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Research indicates adopted children are facing a mental health emergency

A new study by Adoption UK suggests system failings are causing a mental health crisis for adopted children.

The Charity’s Adoption Barometer report for 2021 reveals that two-thirds (64%) of adopted people aged 16+ have sought help with their mental health, and the numbers are rising. Almost half (46%) of adopted people aged 16-25 were involved with mental health services in 2020, compared to the national figure of 17% yet most say they have been unable to access the support they need.   

Most adopted young people suffered abuse, neglect or violence in their early years, with lasting impacts on relationships, learning and health, leaving their adoptive families to pick up the pieces when professional support is not provided.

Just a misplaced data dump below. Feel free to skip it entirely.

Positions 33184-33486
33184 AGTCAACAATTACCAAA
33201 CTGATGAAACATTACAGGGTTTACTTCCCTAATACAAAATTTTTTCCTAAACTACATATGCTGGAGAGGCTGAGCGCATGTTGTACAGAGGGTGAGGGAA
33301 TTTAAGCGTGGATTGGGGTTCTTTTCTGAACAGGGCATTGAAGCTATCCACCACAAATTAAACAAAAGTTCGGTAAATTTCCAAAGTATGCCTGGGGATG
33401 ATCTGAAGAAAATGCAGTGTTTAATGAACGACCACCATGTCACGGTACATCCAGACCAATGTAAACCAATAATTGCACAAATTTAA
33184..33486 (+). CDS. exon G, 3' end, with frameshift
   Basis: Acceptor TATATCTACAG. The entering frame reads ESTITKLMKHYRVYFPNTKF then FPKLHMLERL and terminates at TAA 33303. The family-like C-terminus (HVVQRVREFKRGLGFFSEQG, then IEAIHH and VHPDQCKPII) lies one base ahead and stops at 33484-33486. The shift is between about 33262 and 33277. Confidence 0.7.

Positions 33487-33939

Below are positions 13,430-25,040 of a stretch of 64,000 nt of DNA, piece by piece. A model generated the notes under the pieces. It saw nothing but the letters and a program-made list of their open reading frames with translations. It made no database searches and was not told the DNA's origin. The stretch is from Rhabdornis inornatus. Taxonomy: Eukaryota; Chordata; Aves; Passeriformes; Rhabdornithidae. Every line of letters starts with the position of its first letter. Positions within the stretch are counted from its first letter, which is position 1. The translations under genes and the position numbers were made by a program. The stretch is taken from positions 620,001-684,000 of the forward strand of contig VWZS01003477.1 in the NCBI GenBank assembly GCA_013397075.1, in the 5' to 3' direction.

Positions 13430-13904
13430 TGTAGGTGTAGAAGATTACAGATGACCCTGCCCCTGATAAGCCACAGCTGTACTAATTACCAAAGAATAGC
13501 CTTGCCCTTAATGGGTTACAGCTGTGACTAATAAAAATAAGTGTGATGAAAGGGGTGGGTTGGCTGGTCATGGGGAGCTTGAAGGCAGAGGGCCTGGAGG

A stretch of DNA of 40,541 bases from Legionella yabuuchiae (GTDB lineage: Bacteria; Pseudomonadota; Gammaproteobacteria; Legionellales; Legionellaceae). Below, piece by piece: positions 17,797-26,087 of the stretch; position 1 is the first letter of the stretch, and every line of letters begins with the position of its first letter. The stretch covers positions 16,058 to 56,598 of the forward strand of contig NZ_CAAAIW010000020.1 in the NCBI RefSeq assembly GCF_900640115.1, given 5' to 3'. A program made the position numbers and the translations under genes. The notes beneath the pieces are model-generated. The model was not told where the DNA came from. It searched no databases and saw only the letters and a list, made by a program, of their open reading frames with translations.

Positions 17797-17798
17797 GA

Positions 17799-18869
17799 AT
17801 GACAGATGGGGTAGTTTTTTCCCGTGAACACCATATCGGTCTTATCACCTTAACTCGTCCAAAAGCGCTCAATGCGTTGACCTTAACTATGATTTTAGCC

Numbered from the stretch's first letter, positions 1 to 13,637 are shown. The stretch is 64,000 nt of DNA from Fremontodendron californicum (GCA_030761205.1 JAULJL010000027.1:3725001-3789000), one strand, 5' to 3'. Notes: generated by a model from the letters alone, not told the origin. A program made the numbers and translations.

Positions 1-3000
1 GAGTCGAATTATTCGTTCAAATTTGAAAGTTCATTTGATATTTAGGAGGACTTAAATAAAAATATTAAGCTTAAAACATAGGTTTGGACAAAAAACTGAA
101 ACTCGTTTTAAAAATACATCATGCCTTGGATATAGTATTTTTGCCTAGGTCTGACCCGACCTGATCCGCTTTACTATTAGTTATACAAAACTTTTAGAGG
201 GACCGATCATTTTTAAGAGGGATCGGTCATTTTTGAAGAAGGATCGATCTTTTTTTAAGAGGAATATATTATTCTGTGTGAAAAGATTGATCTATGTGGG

Adoption UK’s CEO Sue Armstrong Brown said: “For the third year running, 71% of Barometer respondents said they face a continual struggle for support. All too often these families are being failed by a system which invests heavily in the placement of children for adoption, then fades into the background, often with terrible consequences for the mental health of the children and their adoptive families.”

Adoption UK is setting out a six-point plan to improve the life chances of adopted young people. It includes multi-disciplinary assessments and support plans for every child placed for adoption and the extension of adoption services to at least age 26.

Read more here.